Advances in artificial intelligence, robotics, and information and communications technology have the potential to transform a range of industries and services around the world. While the effects of these changes in OECD countries have been broadly researched, their potential impacts in the developing world have received less attention.
New technologies are challenging traditional paths to industrialization, such as export-led manufacturing. At the same time, they may offer new routes for development focused on services over goods, or ideas and people over trade. At question is how rapidly these changes will emerge, whether potential positive or negative consequences will dominate, and under what circumstances.
CGD has convened a study group to explore issues of jobs and paths of economic development in the context of technological change. The study group’s outputs will provide context and direction for global policymaking designed to ensure that the benefits of advances in AI, automation, and information and communication technologies (ICTs) are shared across the development spectrum. Instead of working towards a consensus, the group will produce mutually informed but independent viewpoints on a range of potential economic trajectories and what they imply for development.
The study group held its first meeting in July 2018 and will continue for a year. The group will meet three times: in closed sessions in July 2018 and March 2019, and in an open conference in the fall of 2019. Stay tuned for details on the conference.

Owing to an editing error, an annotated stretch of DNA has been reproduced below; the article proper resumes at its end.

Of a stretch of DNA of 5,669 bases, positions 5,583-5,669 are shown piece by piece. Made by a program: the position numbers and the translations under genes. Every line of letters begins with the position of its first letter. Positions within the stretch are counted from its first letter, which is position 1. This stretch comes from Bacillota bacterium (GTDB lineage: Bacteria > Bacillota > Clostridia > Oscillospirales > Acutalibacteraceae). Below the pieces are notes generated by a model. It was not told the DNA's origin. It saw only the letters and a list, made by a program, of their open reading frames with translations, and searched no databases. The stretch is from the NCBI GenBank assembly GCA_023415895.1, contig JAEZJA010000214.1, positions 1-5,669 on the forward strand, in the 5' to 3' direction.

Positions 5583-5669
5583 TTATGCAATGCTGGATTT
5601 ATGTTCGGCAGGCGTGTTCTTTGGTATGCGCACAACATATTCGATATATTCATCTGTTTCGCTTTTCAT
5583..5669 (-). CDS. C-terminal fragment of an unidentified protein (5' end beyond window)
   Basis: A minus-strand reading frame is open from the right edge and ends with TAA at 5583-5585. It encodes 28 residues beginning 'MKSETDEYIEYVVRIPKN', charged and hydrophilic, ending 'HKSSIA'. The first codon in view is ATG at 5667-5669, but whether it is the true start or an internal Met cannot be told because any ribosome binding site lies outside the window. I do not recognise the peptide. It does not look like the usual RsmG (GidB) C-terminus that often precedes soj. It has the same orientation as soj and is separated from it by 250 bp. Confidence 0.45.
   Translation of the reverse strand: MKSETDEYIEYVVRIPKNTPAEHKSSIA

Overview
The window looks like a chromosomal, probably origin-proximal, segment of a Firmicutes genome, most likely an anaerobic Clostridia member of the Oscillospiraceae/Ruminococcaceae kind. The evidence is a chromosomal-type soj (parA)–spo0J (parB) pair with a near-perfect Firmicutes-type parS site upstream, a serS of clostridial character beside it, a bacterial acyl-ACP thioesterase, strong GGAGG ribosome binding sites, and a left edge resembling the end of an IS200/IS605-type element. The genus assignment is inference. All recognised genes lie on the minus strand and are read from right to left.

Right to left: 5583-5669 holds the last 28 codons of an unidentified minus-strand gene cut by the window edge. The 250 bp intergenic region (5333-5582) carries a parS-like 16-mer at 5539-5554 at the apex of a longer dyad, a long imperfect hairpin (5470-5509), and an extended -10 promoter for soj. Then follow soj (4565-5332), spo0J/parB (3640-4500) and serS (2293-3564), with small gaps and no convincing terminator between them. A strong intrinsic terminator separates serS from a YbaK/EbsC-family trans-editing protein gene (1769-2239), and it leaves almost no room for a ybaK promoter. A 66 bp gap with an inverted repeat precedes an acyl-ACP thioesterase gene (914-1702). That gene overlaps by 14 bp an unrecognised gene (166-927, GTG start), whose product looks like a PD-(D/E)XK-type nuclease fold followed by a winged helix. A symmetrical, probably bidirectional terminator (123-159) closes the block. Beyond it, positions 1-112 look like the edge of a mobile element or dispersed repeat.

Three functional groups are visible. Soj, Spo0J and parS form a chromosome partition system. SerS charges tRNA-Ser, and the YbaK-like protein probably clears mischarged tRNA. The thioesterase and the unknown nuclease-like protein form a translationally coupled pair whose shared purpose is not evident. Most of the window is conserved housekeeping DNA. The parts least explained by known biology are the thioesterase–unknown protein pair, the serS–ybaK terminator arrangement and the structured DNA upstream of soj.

CGD will release study group members’ research and findings throughout the year.
Study Group Members
Masood Ahmed, President, Center for Global Development
Solomon Assefa, Vice President of IBM Research for Africa & Emerging Market Solutions, IBM
Caroline Atkinson, Co-Chair, CGD Study Group on Technology, Comparative Advantage and Development Prospects
Ann Mei Chang, Executive Director, Lean Impact
Diane Coyle, Bennett Professor of Public Policy, University of Cambridge
Shanta Devarajan, Senior Director, Development Economics and Acting Chief Economist of the World Bank Group
Carsten Fink, Chief Economist, World Intellectual Property Organization
Carl Benedikt Frey, Co-Director and Oxford Martin Citi Fellow, Oxford Martin Programme on Technology and Employment, University of Oxford
Jason Furman, Professor of the Practice of Economic Policy, Harvard University
Ian Goldin, Director, Oxford Martin Programme on Technological and Economic Change, University of Oxford
Isabel Guerrero, Executive Director, IMAGO Global Grassroots
Peter Henry, William R. Berkley Professor of Economics and Finance, Dean Emeritus; NYU Stern School of Business
Leping Huang, Head of Semiconductor and Technology Hardware Research, CICC
Charles Kenny, Director of Technology and Development Program and Senior Fellow, Center for Global Development
Molly Kinder, Senior Advisor, New America
Susan Liautaud, Founder and Managing Director, Susan Liautaud & Associates Limited
Susan Lund, Partner, McKinsey Global Institute Partner
Benno Ndulu, Academic Director, Pathways for Prosperity
Amolo Ng’weno, East Africa Regional Director, Finance for Life, BFA Global
Michael Pisa, Policy Fellow, Center for Global Development
Dani Rodrik, Ford Foundation Professor of International Political Economy, Harvard University
Abebe Selassie, Director, African Department, International Monetary Fund
Radhika Shah, Co-President, Stanford Angels and Entrepreneurs
Bright Simons, President, mPedigree
Lindsay Wallace, Director, Strategy and Learning, Mastercard Foundation
Yanqing Yang, Managing Director, Yicai Research Institute; Deputy Editor-in-Chief, Yicai Media Group
Yuen Yuen Ang, Associate Professor of Political Science, University of Michigan
Shahid Yusuf, Chief Economist, The Growth Dialogue, George Washington University
Alan Gelb, Senior Fellow and Director of Studies, Center for Global Development
Vijaya Ramachandran, Senior Fellow, Center for Global Development